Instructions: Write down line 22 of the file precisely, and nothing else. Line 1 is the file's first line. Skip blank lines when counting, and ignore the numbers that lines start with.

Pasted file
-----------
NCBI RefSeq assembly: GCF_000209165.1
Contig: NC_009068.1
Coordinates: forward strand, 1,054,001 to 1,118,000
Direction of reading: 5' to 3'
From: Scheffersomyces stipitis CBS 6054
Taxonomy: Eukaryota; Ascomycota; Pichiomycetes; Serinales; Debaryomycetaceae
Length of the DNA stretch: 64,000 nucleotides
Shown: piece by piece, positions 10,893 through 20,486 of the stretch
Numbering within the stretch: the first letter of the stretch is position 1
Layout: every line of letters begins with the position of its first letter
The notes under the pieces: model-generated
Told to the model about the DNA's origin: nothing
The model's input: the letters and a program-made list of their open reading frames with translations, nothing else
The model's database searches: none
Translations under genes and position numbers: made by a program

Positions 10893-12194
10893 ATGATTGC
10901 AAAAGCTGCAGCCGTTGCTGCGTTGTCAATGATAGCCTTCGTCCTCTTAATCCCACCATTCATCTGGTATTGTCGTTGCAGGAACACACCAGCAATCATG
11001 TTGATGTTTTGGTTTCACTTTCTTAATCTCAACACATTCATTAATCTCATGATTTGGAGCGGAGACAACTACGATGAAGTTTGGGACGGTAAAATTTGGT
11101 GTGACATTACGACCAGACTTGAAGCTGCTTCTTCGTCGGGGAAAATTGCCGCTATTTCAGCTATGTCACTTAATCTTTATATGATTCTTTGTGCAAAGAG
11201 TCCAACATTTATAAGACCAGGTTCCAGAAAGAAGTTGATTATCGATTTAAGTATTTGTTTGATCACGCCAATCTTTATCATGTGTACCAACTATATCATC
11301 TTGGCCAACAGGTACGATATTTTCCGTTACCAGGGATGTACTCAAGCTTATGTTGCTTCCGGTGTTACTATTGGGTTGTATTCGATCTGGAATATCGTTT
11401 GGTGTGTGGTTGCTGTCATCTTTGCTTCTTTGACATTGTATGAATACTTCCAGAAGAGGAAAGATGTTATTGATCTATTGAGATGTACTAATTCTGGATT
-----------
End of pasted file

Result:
11301 TTGGCCAACAGGTACGATATTTTCCGTTACCAGGGATGTACTCAAGCTTATGTTGCTTCCGGTGTTACTATTGGGTTGTATTCGATCTGGAATATCGTTT